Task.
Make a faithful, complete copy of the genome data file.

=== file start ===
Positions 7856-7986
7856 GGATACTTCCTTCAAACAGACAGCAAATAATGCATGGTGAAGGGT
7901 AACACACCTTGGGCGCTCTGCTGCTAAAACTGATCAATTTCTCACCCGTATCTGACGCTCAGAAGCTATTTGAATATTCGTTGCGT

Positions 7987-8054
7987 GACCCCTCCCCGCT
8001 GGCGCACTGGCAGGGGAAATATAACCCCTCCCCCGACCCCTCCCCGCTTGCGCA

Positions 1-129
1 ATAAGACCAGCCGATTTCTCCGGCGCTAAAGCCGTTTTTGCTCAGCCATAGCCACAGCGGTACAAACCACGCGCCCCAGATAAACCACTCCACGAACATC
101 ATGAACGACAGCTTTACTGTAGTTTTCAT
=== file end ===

Positions 7856-7986
7856 GGATACTTCCTTCAAACAGACAGCAAATAATGCATGGTGAAGGGT
7901 AACACACCTTGGGCGCTCTGCTGCTAAAACTGATCAATTTCTCACCCGTATCTGACGCTCAGAAGCTATTTGAATATTCGTTGCGT

Positions 7987-8054
7987 GACCCCTCCCCGCT
8001 GGCGCACTGGCAGGGGAAATATAACCCCTCCCCCGACCCCTCCCCGCTTGCGCA

Positions 1-129
1 ATAAGACCAGCCGATTTCTCCGGCGCTAAAGCCGTTTTTGCTCAGCCATAGCCACAGCGGTACAAACCACGCGCCCCAGATAAACCACTCCACGAACATC
101 ATGAACGACAGCTTTACTGTAGTTTTCAT